SALEM — Trying to placate environmental groups over possible changes to the state’s “clean fuels” carbon-reduction program, Oregon lawmakers are considering an unusual pact with ride-hailing giants Uber and Lyft in a proposed $8.2 billion transportation funding package.
Uber and Lyft are offering to tack on a 50-cent surcharge to every ride they provide in Oregon, with the money funding a $5 million-a-year rebate initiative for Oregonians to buy electric vehicles.
But in exchange, the two firms want to revive a bill that would let only the state — not individual Oregon cities — regulate them. That idea, highly unpopular with labor-friendly Democrats, died in the House earlier this session.
Some cities, including Eugene and Springfield, insist that ride-hailing companies comply with local taxi-regulating ordinances. Uber and Lyft consider it costly and unnecessary to follow such local restrictions. Uber has declined to set up service in Eugene and Springfield, after failing in its challenge of the local rules.
The desperate wheeling and dealing with Uber and Lyft is symptomatic of a big problem for state lawmakers. With slightly more than three weeks left in the session, key disagreements remain unresolved in transportation package talks that have become strained and messy, multiple lawmakers say.
Legislators still are fighting about the size of, which projects to spend the money on, and what new oversight to impose on the Oregon Department of Transportation.
That’s before you get to Republicans’ long-standing demand to alter environmentalists’ cherished “clean fuels” program in exchange for any GOP votes. That resurrectsthat sunk a proposed transportation funding package in the 2015 Legislature.
Meanwhile, outside groups, including the state’s largest public employee union, SEIU Local 503, have threatened to refer the transportation package to voters if lawmakers pass it. That’s given some lawmakers cold feet about casting a difficult vote on a multibillion dollar taxes-and-fees increase that Oregon voters ultimately might reject.
Sen. Lee Beyer, a Springfield Democrat and key negotiator of the transportation package, was exasperated on Thursday when discussing the lawmakers’ inability to reach consensus.
“Every problem I fix, another one crops up,” he said. “Lawmakers keep telling me, ‘I don’t like this piece, I don’t like that piece.’ And it doesn’t stop.”
Beyer said he still hopes individual lawmakers ultimately would find more good than bad in the package and pass it before the session legally must end on July 10. But the outcome remains unclear, he acknowledged.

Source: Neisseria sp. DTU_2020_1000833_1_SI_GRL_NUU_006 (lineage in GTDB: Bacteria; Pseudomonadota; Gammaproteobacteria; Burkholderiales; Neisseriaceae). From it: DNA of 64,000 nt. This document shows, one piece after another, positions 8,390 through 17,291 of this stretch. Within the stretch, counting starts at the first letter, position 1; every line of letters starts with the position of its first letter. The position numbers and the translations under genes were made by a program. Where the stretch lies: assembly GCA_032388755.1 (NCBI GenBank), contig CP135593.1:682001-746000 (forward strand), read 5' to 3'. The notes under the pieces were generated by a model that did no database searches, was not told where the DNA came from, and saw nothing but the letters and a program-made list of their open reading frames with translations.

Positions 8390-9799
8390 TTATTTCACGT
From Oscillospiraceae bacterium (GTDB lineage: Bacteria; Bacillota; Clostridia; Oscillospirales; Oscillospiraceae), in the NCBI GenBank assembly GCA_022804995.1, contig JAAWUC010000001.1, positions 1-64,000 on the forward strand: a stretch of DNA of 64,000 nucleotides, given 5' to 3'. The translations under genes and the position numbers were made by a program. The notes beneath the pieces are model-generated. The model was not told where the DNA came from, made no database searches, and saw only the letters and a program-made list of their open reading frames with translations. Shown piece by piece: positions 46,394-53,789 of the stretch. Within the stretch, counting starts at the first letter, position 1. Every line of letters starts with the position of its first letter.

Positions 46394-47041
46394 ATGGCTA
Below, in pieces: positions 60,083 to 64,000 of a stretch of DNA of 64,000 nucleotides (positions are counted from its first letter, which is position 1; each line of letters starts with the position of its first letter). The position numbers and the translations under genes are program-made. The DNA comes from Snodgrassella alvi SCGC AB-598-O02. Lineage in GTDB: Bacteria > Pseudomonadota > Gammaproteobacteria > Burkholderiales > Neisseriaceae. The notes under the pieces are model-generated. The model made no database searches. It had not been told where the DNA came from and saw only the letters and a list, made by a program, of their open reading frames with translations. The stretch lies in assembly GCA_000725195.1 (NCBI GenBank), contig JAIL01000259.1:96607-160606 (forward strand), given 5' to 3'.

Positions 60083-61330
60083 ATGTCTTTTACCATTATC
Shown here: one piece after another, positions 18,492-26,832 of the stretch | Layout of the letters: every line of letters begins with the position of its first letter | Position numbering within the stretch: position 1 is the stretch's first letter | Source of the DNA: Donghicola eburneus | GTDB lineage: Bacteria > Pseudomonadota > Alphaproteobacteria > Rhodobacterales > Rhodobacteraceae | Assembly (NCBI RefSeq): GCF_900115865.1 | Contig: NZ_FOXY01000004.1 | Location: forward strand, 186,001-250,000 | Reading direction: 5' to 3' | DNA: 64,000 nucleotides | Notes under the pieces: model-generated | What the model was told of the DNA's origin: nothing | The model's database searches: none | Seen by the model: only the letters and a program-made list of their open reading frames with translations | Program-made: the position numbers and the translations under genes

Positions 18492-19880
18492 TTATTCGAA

“I’m almost ready to say, ‘Just vote on it and see what happens,’ ” Beyer added. “I’m ready to be done.”
Gov. Kate Brown appeared to sound the alarm at a press conference this week as well.
“I need the Legislature to deliver on a (transportation) package, and it needs to happen quickly,” Brown said, adding that she’s stepped up her lobbying of lawmakers and interest groups.
A transportation spending bill has been among Brown’s top priorities this session. Failing to bring a package across the finish line for the second long session in a row could hurt her 2018 re-election efforts.
Brown said that it’s too early to say whether she would call a special session to address transportation if lawmakers are unable to break through before the regular session ends.
New road to “clean fuels”?
The Uber and Lyft surcharge concept emerged as Beyer and other key negotiators were scrounging for ways to mollify environmental groups about changes to “clean fuels” that probably will be necessary to gain GOP votes and pass the transportation package.
Those GOP-backed proposed changes are mainly designed to place a hard limit on the size of the financial subsidy for producers of lower-carbon transportation fuels and how much the program would drive up gas prices at the pump for consumers.
But environmental advocates virulently oppose big changes to their hard-won program. And they have the backing, for now, of House Speaker Tina Kotek and House Democrats.
Beyer said a new rebate program for electric vehicles in Oregon “could get us to the carbon emission reduction goals of the ‘clean fuels’ program in a different way.”
“When it comes to policy, I’m willing to be pragmatic,” he said.
Electric vehicles still represent only 1 percent of car sales nationwide. In the face of low gas prices in recent years, federal and state cash incentives have proved key to boosting those sales.